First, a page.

Right on schedule, several teams have arrived at Everest Base Camp. It will be their home until late May, for most, or a few days after they reach the summit. The majority of Everest summits occur between May 18th and 23rd. There is a lot of climbing left on the ‘other’ 8000ers.
The permits issuance continue to pick up. As of April 13, 2022, Nepal had issued 250 permits for 31 teams on Everest. I’m still expecting the final number to be under 300. As for countries on Everest, The US continues to have the most climbers with 58, followed by the UK at 33, India-21, Russia-16, Canada-14, Nepal (non-Sherpas) with 14, and Australia at 10. For all of Nepal mountains requiring permits, 689 foreigners have received one. See the table at the end of this post for details.
There is still a lot of climbing on the ‘other’ 8000ers, with Annapurna, Makalu, Lhotse and Lhotse South Face, and Kangchenjunga. Look for summits on most of these over the next few weeks and the serious acclimatization rotations to begin on Everest around April 17.
AAI, IMG, Madison Mountaineering, and more have all arrived at Everest Base Camp. IMG and CTSS have some of their team now on Lobuche for acclimatization. This is a popular technique to reduce climbs through the Khumbu Icefall by one rotation, however, it does require the Sherpa team to establish two base camps – a lot of work. EverestER is all set up and ready to provide medical services at EBC.
The Full Circle Everest team has added a new member, James “KG” Kagambi. The 62-year-old Kenyan is the owner of Kagambi Mountain Exploration He has an impressive CV with being the first Black African to summit Denali in 1989. He’s also summited the Eiger three times. They are on the trek.
Of note is Lhotse has the second most permits at 81. Many of these are ‘doubles’ where the climber wants to bag Lhotse immediately after Everest starting from the South Col at nearly 8,000-meters. Lhotse is the 4th highest peak at 8,516-meters. Everest Base Camp is at 5,334-meters.
On the rarely climbed South Face of Lhotse, South Korean alpinist, Hong Sung-Taek, 55, has arrived in Kathmandu for his seventh attempt on the deadly Face. His team includes Sung Nak-Jong, Myung Suk Koh, Byoung Tae, Jupil Park, Nakjong Seong, Jae Chul Kim, Spaniard Jorge Egoxheraga Rodriguez, and French climber Vadim Pirmin Druelle. They will be supported by a large Sherpa team of 14 led by Pecchumbe Sherpa. The logistics are managed by Seven Summits Treks and 14K Peaks, basically the same company.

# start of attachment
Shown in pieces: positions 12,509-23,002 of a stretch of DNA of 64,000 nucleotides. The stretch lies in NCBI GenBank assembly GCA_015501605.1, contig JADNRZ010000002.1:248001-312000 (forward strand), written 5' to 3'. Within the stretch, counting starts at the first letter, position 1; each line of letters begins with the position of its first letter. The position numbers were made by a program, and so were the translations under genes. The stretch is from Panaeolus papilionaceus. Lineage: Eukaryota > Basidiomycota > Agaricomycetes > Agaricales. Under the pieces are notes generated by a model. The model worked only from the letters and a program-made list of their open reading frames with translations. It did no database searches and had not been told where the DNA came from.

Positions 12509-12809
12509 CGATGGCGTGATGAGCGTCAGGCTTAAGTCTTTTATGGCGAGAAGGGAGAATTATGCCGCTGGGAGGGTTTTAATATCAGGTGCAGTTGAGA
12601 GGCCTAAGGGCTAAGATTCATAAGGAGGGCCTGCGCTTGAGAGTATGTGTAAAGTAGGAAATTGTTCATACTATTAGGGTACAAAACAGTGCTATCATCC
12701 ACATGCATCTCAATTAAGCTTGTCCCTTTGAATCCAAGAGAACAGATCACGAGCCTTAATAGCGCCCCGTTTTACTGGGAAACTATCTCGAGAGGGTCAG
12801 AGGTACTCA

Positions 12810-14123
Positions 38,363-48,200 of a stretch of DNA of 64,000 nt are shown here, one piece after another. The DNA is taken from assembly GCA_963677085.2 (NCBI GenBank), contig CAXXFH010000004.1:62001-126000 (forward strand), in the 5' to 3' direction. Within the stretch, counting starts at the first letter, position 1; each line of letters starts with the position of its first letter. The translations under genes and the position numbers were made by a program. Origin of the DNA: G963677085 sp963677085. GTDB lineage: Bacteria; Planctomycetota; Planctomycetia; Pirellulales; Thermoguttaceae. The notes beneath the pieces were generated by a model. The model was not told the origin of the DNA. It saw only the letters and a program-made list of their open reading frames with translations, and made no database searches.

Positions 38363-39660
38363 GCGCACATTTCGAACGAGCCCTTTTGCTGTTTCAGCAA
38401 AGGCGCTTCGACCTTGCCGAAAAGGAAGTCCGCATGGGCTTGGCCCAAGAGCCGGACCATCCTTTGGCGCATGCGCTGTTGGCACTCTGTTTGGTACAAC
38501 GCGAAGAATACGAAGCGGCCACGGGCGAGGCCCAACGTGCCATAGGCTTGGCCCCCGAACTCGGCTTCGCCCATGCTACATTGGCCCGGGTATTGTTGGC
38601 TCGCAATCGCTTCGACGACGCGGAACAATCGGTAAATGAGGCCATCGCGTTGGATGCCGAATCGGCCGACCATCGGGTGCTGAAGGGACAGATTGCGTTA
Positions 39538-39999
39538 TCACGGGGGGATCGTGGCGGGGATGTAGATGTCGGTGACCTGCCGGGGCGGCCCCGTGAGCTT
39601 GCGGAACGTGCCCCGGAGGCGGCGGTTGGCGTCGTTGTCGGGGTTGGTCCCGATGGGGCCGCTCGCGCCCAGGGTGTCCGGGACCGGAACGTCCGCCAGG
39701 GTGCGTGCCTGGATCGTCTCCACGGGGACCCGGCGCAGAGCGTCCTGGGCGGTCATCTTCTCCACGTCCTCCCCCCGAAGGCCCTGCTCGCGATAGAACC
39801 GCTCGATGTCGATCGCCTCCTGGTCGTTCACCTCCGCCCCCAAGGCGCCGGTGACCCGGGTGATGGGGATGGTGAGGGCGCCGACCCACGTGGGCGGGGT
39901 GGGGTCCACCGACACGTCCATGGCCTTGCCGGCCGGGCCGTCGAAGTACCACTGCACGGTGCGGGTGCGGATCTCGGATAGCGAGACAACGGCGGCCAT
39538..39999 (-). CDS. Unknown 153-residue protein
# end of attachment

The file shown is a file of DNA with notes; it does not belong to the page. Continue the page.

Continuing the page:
Hong’s previous seven attempts have been impressive and just under the 8,516-meter summit. There are the results according to the Himalayan Database:
- 1999 – Abandoned at 7700m due to food and gear finished, winds, and fatigue
- 2008 – Abandoned at 6500m due to strong winds
- 2013 – Abandoned at 7900m due to very high winds
- 2014 – Abandoned at 7900m due to the end of the climbing period, bad weather, and lack of team strength
- 2015 – Abandoned at 8200m due to high winds
- 2017 – Abandoned at 8300m due to strong winds and extreme cold
- 2019 – Abandoned at 7950m due to bad conditions (excess snow) and damaged tents
The first successful ascent of the South face was by Russian alpinist, Serguey Bershov and Vladimir Karataev in 1990 and it’s never been repeated.
Over on Dhaulagiri, many of the summiters over the past weekend are mourning the death of Greek Alpinist, Antonis Sykaris. He died from apparent exhaustion near Camp 3 at 7,400-meter after summiting. He was with one Sherpa from Seven Summits Treks. His home team has commented that the lack of additional, I’d say emergency-medical, oxygen contributed to his death. Of note, there has been no mention of Sykaris’ death on any of the Seven Summits Treks’ social media, only his summit with their Sherpa, Dawa. Dhaulagiri has seen 559 summits through 2021 with 85 deaths.
There are still summit attempts on Dhaulagiri, notably by Carlos Soria and Sito Carcavilla. The 83-year-old is making his 13th attempt on the world’s 7th highest peak. He has Dhaul and Shishapangma to go in order to complete his goal of climbing all 14 of the 8000ers. This time he has a distinct advantage since the fixed line is already to the summit, and the boot path in, however depending on new snowfall, both could disappear. They have been acclimatizing in the Khumbu, reaching a high of 5,850-meters, and now are the only team in Base Camp. Carlos posted on social media:
Yesterday we arrived at the CB [base camp] and we have very good feelings. The mountain is in very good condition and now we are alone in the base camp. We have received the sad news that our friend Antonyo died of exhaustion yesterday morning when he was coming down from the summit.
Adventure Peak is on the trek, in the rain, “The Trek is all going well and it appears they are the only group trekking this route which makes it more special! It’s raining but a welcome relief from the heat experienced yesterday.”
Nepal Permit Update
The permits for Everest have picked up as expected but I not anticipating a significant further increase. I’m looking at between 250 and 300 total foreign permits issued. 2021 was a record year with 408 permits issued to foreigners. The Nepal Ministry of Tourism posted these foreign permit tally as of April 13, 2022
- Everest: 250 on31 teams (25-30 teams with between 250-300 members expected)
- Lhotse: 81 on 9 teams
- Nuptse: 38 on 5 teams
- Manaslu: 9 on 1 team
- Annapurna: 26 on 4 teams
- Dhaulagiri: 27 on 3 teams
- Pumori: 0 on 0 team
- Makalu: 39 on 4 teams
- Ama Dablam: 65 on 6 teams
- Gangapurna: 2 on 1 team
- Himlung: 31 on 3 teams
- Thapa (Dhampus): 10 on 3 team
- Bhemdang: 8 on 1 team
- Pokhar Kang: 9 on 1 team
- Urknmang: 2 on 1 team
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